Limerick asylum seeker got 575 points in Leaving Cert

Anne Sheridan and Je

Reporter:

Anne Sheridan and Je

Anna Kern, an asylum seeker from Ukraine who lives in Limerick, pictured with her Leaving Cert results and her mother, Lyudmyla Kyrychenko and sister, Olga Kyrychenko. Picture: Adrian Butler
AN ASYLUM seeker in Limerick who achieved 575 points in her Leaving Certificate will meet with the Minister for Education and Skills Jan O’Sullivan tomorrow to discuss potential financial support for college.

AN ASYLUM seeker in Limerick who achieved 575 points in her Leaving Certificate will meet with the Minister for Education and Skills Jan O’Sullivan tomorrow to discuss potential financial support for college.

Anna Kern, 19, came to Ireland from Ukraine two years ago and lives in direct provision accommodation in Knockalisheen, on the outskirts of Limerick, with her mother, who is not permitted to work and therefore unable to help her daughter with fees.

Asylum-seeking students are currently treated as international students, meaning they face annual fees of between €10,000 to €50,000 for undergraduate courses.

Anna, who achieved three As in her final school exams - in Russian, German and Mathemathics - wishes to study physiotherapy in the Royal College of Surgeons in Dublin, which would cost €25,000 a year for four years.

Marion Cummins, the principal of Coláiste Nano Nagle in Sexton Street, which Anna attended, has called on the Government to introduce financial supports for teenagers living in the direct provision system who wish to enter third level education.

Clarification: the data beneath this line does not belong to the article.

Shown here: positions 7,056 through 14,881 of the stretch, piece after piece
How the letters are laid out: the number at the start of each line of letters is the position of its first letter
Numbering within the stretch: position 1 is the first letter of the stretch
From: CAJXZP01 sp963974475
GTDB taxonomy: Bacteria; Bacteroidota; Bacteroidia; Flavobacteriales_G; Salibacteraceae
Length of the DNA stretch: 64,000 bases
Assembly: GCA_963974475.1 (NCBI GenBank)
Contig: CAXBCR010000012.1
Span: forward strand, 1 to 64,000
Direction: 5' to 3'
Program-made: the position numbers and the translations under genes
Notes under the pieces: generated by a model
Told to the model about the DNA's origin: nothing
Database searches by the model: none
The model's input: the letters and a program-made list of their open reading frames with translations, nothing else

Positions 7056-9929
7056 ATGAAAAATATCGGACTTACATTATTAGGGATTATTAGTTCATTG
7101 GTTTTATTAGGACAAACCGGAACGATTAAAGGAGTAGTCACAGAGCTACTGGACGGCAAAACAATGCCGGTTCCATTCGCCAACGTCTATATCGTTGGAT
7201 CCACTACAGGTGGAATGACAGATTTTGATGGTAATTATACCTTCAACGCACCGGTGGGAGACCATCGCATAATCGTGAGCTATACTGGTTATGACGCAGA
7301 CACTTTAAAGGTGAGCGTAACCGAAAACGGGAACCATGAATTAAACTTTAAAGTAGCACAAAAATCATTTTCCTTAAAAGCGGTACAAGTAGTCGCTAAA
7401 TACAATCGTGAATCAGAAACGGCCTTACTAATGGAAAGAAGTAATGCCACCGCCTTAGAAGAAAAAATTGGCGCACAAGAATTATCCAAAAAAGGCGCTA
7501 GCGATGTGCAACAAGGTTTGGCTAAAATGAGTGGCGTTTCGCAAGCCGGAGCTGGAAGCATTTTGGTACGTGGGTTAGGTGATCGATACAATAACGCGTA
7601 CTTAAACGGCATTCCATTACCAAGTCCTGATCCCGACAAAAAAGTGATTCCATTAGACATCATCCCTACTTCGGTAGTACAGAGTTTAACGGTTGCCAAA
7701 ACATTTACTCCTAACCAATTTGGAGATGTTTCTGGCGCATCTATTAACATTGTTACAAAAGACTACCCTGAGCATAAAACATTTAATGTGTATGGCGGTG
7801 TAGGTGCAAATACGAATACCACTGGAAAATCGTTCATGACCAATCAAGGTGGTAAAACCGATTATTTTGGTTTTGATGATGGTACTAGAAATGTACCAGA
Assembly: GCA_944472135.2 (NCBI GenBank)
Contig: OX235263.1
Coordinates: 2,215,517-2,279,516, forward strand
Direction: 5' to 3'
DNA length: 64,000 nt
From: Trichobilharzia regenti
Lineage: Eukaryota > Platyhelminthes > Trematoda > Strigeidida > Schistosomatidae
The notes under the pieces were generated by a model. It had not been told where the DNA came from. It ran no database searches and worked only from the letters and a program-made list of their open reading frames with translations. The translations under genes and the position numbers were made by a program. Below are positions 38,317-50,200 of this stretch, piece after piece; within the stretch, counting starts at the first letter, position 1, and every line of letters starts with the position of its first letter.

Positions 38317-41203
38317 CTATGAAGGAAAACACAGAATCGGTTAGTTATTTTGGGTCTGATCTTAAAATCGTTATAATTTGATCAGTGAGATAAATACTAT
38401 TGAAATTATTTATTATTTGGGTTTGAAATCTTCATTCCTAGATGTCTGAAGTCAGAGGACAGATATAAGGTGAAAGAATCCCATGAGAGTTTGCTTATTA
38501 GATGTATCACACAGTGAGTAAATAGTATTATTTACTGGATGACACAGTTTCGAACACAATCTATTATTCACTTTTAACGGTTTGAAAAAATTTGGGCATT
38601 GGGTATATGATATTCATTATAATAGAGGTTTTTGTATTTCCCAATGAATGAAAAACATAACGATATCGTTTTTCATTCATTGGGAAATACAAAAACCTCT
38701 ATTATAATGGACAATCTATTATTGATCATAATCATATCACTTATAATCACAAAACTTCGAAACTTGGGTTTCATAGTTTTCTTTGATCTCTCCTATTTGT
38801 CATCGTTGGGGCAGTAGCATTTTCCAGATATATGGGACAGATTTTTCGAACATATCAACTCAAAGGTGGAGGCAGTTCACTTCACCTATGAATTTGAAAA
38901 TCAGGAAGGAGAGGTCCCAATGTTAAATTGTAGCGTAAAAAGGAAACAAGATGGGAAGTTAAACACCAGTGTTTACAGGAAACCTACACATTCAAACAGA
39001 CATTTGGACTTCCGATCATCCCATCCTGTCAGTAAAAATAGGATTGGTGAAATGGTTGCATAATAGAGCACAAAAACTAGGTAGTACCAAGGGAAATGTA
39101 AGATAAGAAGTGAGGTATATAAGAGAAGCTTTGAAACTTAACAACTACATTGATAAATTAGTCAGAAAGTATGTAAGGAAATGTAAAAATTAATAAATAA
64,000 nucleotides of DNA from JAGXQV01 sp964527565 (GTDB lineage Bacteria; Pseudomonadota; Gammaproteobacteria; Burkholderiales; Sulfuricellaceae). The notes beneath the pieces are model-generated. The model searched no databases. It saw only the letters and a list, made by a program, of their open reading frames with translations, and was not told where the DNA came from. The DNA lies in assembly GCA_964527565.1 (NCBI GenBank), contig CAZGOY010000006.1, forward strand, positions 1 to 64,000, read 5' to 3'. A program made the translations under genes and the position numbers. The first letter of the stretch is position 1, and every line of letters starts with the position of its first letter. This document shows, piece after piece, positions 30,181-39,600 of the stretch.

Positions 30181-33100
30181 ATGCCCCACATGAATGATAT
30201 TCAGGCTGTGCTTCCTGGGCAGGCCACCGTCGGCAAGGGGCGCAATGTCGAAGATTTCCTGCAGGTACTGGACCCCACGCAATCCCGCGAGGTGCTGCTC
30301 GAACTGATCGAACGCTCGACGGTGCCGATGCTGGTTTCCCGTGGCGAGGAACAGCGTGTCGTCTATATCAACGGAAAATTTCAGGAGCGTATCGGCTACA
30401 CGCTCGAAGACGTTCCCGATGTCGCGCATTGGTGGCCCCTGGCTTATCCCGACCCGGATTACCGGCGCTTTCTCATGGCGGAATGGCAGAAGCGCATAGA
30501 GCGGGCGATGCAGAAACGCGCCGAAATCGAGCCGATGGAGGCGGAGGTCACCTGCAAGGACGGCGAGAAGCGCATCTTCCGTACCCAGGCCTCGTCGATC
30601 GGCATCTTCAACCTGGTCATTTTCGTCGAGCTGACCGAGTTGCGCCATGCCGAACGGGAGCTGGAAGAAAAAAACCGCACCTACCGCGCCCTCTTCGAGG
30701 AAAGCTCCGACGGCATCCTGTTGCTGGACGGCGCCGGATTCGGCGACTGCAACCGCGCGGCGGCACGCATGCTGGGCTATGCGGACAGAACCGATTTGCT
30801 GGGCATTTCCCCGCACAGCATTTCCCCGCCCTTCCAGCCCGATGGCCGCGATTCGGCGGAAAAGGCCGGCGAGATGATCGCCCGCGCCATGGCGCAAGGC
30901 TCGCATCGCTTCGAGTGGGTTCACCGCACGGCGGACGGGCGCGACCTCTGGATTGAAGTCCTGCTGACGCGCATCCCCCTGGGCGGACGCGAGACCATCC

Ms Cummins said Anna had no means of paying for third-level education and claimed the Government was “abandoning her”, and many others like her.

She said Anna has the option to take a year out and defer her place, but added that she’s ready to go to college now.

“If she did have to take a year out, what would she do? She’s not allowed to work. I have no doubt that if her mother was allowed to work, she would have worked to ensure that she got into college and would have been able to support her.

“It’s a catch 22 situation. Not only can she not go to college, but her mother can’t even work to pay her fees for her to go to college.

“Ironically, she applied to Trinity [College Dublin] for a place, but when I asked why she didn’t choose to do physiotherapy in UL, she said because the bus [from Knockalisheen] wouldn’t have her in UL on time for her 9am lecture.”

“There will be many like Anna. The most disappointing aspect of it is the State is prepared to educate her to this level and then there’s no support after that. This is very unfair; it’s almost misleading the person. It’s letting them believe there’s going to be a future education.

Ms Cummins called on the Government to introduce provisions for the continuation of studies for asylum seekers who have the ability and who want to learn.

Minister for Education and Limerick deputy Jan O’Sullivan met with Anna last week and is expected to meet her again this Friday to discuss her situation.